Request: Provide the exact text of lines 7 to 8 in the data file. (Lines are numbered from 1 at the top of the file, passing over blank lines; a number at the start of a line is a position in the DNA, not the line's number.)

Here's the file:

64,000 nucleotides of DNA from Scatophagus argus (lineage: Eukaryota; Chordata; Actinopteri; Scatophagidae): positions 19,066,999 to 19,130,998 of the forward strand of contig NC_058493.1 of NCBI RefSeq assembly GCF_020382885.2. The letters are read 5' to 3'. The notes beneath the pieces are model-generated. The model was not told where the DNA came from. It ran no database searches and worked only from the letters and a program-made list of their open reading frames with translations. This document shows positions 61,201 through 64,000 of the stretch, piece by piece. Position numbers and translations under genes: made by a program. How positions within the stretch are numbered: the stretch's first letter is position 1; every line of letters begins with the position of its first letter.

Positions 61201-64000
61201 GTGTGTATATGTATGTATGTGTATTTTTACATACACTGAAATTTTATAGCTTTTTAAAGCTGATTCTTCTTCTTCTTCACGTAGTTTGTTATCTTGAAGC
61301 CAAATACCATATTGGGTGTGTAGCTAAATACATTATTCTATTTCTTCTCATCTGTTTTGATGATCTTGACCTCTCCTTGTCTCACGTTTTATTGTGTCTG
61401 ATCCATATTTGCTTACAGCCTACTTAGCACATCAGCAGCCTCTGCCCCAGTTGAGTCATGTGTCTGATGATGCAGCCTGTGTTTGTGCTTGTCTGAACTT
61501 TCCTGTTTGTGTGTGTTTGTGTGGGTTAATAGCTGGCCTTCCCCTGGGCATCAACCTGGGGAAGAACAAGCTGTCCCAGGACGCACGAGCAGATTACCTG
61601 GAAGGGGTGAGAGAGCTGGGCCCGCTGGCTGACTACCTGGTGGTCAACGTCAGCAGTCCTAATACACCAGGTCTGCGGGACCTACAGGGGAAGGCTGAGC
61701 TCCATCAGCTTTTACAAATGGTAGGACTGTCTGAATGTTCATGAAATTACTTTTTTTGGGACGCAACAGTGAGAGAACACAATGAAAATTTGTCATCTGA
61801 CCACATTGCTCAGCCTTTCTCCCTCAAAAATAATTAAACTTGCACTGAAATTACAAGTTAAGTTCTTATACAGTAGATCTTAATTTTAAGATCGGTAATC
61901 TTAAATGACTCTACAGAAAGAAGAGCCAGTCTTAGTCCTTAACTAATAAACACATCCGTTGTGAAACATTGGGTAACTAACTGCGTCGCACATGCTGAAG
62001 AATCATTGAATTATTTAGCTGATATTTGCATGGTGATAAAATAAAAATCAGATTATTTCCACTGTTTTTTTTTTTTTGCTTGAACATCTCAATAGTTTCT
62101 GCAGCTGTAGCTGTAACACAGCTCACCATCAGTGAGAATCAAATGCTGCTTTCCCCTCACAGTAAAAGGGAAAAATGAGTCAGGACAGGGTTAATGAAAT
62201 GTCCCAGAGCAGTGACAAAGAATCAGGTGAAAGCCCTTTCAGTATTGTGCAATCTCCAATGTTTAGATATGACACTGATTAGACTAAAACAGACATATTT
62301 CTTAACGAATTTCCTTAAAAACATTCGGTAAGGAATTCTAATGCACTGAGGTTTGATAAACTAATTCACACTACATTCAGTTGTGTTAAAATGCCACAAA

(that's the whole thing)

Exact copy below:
61601 GAAGGGGTGAGAGAGCTGGGCCCGCTGGCTGACTACCTGGTGGTCAACGTCAGCAGTCCTAATACACCAGGTCTGCGGGACCTACAGGGGAAGGCTGAGC
61701 TCCATCAGCTTTTACAAATGGTAGGACTGTCTGAATGTTCATGAAATTACTTTTTTTGGGACGCAACAGTGAGAGAACACAATGAAAATTTGTCATCTGA